Laa Lee Responds To Monsta Boss Amid Fallout Over ‘Leggo The Bird’ Dance

Laa Lee
Laa Lee

Things have not been right between dancehall artiste Laa Lee, 24, and dancer Monsta Boss, 19, over money earned from one of Laa Lee’s latest hits, “Bird.” Both men have since voiced their opinions on the matter via social media.

Laa Lee Ranks has no doubt found immaculate form with dancing songs such as “Tip Inna It,” “Dirt Bounce,” and ” Bird,” earning the entertainer a number of streams on various platforms and round the clock spins throughout radioland. The deejay has never disclosed his earnings to the public, but at least one person believes he’s making millions and should pay up. Kingston-based dancer Monsta Boss, who proclaims the creation of the popular ‘Leggo The Bird’ dance move, has recently hit out against Laa Lee for what he has categorized as unfair business practices. According to Monsta, Ranks has capitalized off his work and has not compensated him for it.

Monsta took to Instagram to share various excerpts of conversations with Laa Lee in which he requested money to use his dance for Laa Lee’s track “Bird.”

“Laalee U think a volunteer Man come Inna This Fah,” Monsta questioned while making it known that his dancing efforts are geared towards the betterment of his mother, his kids, and himself. The caption of the social media post also conveys that Monsta has copyrighted the dance move.

“Mi feddup Now g, Yah Move to hard Now Cause Man Link u Pon piece a Money an Ya Come tell man U anuh Western Union Wah Kind style ya style Mi thing. Member Leggo di bird a my dance eno u think a Fren Thing Mi come Inna This Fah.”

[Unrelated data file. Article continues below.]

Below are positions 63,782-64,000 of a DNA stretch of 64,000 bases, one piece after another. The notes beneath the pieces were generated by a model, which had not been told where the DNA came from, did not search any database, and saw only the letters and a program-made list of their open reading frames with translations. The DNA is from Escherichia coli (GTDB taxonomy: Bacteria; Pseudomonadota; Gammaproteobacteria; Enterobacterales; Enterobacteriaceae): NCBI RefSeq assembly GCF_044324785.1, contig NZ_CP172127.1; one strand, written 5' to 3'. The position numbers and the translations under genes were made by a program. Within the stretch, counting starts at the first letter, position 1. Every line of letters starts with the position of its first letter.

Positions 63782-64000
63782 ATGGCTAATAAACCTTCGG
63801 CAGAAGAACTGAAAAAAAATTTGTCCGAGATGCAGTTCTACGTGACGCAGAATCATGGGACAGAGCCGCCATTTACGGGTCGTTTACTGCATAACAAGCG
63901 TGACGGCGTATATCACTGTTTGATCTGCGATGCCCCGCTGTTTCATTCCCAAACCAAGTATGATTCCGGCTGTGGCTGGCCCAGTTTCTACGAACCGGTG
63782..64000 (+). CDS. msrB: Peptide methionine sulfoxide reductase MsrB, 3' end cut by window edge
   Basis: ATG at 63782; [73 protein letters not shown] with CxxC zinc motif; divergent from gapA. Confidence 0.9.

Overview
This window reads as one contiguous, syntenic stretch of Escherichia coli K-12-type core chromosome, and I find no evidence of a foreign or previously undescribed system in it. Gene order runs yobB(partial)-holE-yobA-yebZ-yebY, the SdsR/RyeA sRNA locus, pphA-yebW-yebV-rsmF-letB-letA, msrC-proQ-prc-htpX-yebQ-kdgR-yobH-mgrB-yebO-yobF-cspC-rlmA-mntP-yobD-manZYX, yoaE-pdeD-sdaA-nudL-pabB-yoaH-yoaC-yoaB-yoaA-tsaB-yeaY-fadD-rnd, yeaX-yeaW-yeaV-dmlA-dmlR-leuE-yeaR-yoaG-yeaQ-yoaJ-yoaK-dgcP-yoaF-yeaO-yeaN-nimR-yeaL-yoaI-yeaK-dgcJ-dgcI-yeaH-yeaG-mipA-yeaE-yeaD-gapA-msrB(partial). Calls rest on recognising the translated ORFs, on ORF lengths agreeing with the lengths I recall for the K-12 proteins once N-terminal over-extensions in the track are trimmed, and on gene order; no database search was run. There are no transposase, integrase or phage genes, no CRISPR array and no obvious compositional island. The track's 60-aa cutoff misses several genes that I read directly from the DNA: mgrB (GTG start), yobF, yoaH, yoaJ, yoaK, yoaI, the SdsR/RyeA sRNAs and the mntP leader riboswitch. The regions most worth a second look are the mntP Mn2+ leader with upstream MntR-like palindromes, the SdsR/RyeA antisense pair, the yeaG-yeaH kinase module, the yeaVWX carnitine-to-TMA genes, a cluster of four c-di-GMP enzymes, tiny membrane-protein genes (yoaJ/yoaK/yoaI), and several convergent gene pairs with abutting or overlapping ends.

He doubled down on his stance in his IG Story, “Some p**sy did a Try Used Man But That Cyaah happen. Mi Talk an it Done.”

“F**ka Uh Neva Know Uh Chip woulda Lick P**sy, affi Mek The People Dem Know The Solid Truth. Uh Couldn’t Used Me… Pie Pie Neva Lieee,’ Monsta wrote.

Per text conversations shared by Monsta, Laa Lee shared the breakdown of how the song came together and those who are compensated.

“Fam u expected someone to make the beat, Another person write the song, Another sing song and they capitalize booking on that,” the “Watz On Sale” singer questioned before, hinting that Monsta did not have full knowledge of the business side of the production.

“Think me a make millions?” He asked while urging the dancer to make use of the popularity of the song in his own way, much like other dancers before he had done.

“Me nuh owe u, make use of the opportunity, song going good, I’m doing the same,” he shared while dropping hints of how the dancer could work to put his talent on display.

“My Likkle can’t share fi everyone, milk u own cow,” Laa Lee expressed.

The deejay shared similar sentiments in his Instagram LIVE, where he contrasted the business practices of Monsta Boss against that fellow dancer and friend Pata Skeng. He explains that the latter readily jumps at opportunities to share his talent with the world while seeking out ways to market and monetize his craft. According to Laa Lee, an opportunity for Monsta to appear on Winford William’s On Stage came along. However, the dancer stated he was off the island, supposedly not true. On that note, the entertainer gave an insight into how companies select brand ambassadors, hinting at his own deal with Digicel.

“It’s how you market yourself, breda uno have the hottest dance them, you think Digicel and them company de no wa see uno. A how you market yourself. Uno wa come pon social media wid big spliff, nuff time company wa look in pon uno but uno kill unoself, uno degrade uno owna self. Me see it breda! When Digicel a sign me a no me alone dem did wa sign but when them look pon the other person page, him have big spliff inna hand at that de age de..Uno no see dem things here breda,” Laa Lee commented.

Some fans have been calling for peace between Monsta and Laa Lee while sharing just how each person has already benefitted the other.